Tahrir 2011

Screen International, September 27, 2011 | Go to article overview

Tahrir 2011


Dirs/scrs: Tamer Ezzat, Ayten Amin, Amr Salama. Egypt-Germany. 2011. 98mins

This gripping and at times moving documentary - which is essentially three films from up-and-coming directors assembled to make a whole - is a timely examination of the 2011 Egyptian revolution and its aftermath, and is a likely must-have title at film festivals...especially those with a human rights element.

This is a film about people - and it is their testimonies linked to the vivid and at times startling images that gives Tahrir 2011 its impact.

It is a fascinating snapshot of a remarkable occasion and displays the power of modern technologies - from mobile phones and Facebook through to mini digital recorders - to record an event and give it a powerful sense of place and emotion.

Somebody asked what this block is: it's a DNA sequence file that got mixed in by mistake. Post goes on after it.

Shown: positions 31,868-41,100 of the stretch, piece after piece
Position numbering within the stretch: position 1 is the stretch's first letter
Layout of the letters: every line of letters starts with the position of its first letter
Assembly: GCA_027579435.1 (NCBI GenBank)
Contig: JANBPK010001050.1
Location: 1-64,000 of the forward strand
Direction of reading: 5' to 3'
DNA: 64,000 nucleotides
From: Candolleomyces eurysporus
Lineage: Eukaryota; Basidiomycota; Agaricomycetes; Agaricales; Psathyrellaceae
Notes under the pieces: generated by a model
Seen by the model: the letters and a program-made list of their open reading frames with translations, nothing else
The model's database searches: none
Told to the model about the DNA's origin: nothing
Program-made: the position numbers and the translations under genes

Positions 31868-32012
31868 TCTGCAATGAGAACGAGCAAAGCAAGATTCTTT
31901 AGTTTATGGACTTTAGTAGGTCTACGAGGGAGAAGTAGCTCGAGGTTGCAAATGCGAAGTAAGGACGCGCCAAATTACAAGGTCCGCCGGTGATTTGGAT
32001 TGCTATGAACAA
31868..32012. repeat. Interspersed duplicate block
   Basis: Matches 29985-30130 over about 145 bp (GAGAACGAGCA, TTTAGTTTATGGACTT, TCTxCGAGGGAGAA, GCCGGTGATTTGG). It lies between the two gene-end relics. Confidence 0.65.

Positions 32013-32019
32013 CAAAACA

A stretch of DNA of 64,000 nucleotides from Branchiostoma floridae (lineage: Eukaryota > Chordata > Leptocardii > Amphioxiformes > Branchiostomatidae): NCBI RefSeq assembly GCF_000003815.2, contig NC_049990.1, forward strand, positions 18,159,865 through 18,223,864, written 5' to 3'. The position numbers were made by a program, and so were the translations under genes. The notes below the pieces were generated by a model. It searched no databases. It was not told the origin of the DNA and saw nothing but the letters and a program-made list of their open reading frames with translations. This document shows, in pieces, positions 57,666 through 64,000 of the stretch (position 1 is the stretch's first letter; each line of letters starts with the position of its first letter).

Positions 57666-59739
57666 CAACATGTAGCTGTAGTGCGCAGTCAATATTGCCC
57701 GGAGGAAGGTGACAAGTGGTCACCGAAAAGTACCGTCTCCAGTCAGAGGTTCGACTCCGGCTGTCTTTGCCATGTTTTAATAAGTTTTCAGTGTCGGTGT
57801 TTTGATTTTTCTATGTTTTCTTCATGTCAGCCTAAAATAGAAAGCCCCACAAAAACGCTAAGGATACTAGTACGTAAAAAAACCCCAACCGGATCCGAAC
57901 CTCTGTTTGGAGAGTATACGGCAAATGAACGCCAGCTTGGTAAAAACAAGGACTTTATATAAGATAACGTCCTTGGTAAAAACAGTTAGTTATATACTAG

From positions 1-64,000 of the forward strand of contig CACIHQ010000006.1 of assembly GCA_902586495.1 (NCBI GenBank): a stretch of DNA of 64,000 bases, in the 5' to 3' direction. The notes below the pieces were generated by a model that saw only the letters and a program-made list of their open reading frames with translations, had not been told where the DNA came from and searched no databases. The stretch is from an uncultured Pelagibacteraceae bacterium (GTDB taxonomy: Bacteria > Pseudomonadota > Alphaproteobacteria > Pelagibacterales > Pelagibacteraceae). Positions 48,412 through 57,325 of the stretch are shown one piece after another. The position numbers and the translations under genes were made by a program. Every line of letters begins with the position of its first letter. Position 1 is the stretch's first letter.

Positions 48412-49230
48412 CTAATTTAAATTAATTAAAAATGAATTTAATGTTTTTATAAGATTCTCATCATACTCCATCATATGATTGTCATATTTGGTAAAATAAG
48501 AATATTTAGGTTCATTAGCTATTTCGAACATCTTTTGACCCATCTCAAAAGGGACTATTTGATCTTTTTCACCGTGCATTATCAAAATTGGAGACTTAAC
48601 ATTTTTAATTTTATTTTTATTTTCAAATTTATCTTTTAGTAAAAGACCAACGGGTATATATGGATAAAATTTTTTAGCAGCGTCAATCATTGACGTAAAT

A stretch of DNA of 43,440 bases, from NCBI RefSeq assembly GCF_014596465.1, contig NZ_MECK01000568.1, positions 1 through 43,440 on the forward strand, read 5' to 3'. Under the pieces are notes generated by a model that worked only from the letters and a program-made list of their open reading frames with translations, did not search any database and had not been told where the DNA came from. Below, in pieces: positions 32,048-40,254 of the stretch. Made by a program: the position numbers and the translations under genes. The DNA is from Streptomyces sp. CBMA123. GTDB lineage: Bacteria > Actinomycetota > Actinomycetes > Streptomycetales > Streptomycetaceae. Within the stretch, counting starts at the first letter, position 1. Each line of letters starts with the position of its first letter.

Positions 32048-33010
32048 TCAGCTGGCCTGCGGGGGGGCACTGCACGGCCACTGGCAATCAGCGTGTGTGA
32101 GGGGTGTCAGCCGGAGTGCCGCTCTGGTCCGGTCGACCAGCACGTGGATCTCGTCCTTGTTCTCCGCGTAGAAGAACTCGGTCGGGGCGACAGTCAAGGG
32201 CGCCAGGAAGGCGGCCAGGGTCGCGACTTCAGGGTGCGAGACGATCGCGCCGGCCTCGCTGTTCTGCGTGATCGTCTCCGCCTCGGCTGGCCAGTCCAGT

But regardless of technologies, this is a film about people - and it is their testimonies linked to the vivid and at times startling images that gives Tahrir 2011 its impact.

The three films cover three distinct areas. Tamer Ezzat's film The Good details the demonstrators in Tahrir Square who recall the incidents and violence; Ayten Amin's film The Bad looks into the attitude of the police, while Amr Salama films The Politician dwells on former Egyptian leader Hosni Munark.

To a degree The Good is as might be expected. A series of interviews linked to footage from the protests that details the passion and determination of the movement and the savage implications of the reaction from official forces. Though perhaps more intriguing is The Bad which sees Ayten Amin talking to the police and security forces. …

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